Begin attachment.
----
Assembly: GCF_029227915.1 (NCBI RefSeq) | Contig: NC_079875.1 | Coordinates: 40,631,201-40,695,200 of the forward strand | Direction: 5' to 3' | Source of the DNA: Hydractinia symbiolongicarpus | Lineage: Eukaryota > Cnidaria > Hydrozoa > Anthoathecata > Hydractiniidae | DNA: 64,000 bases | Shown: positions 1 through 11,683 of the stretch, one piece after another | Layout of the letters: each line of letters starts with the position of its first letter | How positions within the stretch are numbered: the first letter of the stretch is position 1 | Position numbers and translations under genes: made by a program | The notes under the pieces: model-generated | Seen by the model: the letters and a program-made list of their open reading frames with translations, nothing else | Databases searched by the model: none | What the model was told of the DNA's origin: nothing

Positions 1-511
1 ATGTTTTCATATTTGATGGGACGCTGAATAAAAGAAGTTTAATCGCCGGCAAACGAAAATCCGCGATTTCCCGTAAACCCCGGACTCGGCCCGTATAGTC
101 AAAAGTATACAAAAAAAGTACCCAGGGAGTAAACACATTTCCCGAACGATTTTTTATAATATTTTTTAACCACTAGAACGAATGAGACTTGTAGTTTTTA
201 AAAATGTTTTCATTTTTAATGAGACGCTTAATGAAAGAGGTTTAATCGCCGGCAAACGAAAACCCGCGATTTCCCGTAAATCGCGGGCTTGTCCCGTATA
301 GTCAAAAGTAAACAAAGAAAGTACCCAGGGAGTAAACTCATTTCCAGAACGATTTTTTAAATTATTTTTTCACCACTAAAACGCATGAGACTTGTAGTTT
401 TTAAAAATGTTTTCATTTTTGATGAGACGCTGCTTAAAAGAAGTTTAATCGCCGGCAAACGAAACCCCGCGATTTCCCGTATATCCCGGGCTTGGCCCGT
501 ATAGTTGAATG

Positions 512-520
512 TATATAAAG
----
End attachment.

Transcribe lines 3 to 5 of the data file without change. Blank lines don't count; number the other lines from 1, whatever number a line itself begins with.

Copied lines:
1 ATGTTTTCATATTTGATGGGACGCTGAATAAAAGAAGTTTAATCGCCGGCAAACGAAAATCCGCGATTTCCCGTAAACCCCGGACTCGGCCCGTATAGTC
101 AAAAGTATACAAAAAAAGTACCCAGGGAGTAAACACATTTCCCGAACGATTTTTTATAATATTTTTTAACCACTAGAACGAATGAGACTTGTAGTTTTTA
201 AAAATGTTTTCATTTTTAATGAGACGCTTAATGAAAGAGGTTTAATCGCCGGCAAACGAAAACCCGCGATTTCCCGTAAATCGCGGGCTTGTCCCGTATA